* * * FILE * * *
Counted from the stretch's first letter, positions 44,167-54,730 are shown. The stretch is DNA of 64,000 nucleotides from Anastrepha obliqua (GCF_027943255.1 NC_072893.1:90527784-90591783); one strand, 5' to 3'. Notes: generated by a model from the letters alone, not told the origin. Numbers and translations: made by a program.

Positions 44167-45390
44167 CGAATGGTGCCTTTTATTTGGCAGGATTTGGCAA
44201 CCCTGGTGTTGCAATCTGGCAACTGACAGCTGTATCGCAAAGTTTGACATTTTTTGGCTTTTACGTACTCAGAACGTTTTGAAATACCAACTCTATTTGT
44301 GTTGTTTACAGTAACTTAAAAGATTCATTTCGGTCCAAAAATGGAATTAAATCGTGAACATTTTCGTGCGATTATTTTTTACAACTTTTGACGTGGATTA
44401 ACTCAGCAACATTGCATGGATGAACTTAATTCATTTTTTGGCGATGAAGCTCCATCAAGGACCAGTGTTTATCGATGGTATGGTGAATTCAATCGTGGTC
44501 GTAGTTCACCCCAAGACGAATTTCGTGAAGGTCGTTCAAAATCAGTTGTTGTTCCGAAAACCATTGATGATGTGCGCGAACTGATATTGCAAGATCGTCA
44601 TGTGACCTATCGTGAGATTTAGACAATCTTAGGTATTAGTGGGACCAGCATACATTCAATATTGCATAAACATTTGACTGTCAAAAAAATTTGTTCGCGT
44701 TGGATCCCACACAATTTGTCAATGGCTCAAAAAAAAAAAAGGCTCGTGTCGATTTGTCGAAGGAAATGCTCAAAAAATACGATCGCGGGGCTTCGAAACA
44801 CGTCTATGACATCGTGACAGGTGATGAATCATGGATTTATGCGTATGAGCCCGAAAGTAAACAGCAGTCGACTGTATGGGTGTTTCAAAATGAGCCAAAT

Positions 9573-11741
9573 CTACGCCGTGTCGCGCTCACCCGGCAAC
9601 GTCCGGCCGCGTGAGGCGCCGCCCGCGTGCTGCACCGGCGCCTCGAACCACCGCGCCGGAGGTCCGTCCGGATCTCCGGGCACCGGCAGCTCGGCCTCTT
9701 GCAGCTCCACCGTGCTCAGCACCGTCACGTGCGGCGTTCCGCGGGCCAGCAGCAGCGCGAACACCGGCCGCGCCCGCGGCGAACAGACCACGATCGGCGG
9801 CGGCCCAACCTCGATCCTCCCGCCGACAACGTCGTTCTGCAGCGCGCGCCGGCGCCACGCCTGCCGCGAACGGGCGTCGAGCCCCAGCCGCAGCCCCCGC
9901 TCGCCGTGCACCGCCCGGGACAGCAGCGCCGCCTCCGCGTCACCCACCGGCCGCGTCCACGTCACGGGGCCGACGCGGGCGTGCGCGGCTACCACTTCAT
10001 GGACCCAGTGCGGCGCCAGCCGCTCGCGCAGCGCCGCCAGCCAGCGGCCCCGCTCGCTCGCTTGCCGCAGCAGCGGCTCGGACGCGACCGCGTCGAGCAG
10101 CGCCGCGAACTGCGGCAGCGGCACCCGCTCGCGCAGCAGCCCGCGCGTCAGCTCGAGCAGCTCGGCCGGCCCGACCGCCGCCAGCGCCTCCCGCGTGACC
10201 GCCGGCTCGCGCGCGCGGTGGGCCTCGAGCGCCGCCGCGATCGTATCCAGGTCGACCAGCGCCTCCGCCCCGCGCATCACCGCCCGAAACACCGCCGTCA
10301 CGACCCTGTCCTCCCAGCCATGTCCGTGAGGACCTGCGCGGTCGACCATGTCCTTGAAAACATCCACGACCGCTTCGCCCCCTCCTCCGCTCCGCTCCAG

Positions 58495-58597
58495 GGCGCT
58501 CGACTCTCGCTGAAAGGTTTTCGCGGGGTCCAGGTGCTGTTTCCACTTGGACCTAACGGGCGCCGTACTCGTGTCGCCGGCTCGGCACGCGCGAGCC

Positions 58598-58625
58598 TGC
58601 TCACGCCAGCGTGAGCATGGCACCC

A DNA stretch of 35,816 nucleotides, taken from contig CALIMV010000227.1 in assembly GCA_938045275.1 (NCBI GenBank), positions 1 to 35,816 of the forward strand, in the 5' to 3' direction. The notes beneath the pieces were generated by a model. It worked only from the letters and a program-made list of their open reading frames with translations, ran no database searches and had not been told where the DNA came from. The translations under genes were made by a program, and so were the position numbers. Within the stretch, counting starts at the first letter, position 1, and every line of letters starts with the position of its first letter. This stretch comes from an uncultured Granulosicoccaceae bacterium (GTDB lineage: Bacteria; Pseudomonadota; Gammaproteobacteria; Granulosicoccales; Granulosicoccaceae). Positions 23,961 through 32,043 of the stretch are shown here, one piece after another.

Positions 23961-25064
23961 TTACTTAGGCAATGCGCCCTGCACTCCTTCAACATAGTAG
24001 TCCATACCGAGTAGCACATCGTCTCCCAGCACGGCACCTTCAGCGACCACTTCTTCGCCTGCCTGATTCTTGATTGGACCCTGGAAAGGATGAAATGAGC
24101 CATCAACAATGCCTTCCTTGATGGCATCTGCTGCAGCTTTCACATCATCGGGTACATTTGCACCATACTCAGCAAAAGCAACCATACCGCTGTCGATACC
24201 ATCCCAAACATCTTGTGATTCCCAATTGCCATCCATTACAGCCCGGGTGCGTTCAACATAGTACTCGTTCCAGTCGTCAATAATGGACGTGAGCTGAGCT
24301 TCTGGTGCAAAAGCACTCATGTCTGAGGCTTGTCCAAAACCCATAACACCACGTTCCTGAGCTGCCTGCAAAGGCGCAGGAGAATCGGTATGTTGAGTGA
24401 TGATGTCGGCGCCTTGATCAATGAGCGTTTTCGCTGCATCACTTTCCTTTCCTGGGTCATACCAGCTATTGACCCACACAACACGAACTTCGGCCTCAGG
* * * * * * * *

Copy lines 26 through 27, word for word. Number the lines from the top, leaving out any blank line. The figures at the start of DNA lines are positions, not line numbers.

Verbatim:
58601 TCACGCCAGCGTGAGCATGGCACCC

A DNA stretch of 35,816 nucleotides, taken from contig CALIMV010000227.1 in assembly GCA_938045275.1 (NCBI GenBank), positions 1 to 35,816 of the forward strand, in the 5' to 3' direction. The notes beneath the pieces were generated by a model. It worked only from the letters and a program-made list of their open reading frames with translations, ran no database searches and had not been told where the DNA came from. The translations under genes were made by a program, and so were the position numbers. Within the stretch, counting starts at the first letter, position 1, and every line of letters starts with the position of its first letter. This stretch comes from an uncultured Granulosicoccaceae bacterium (GTDB lineage: Bacteria; Pseudomonadota; Gammaproteobacteria; Granulosicoccales; Granulosicoccaceae). Positions 23,961 through 32,043 of the stretch are shown here, one piece after another.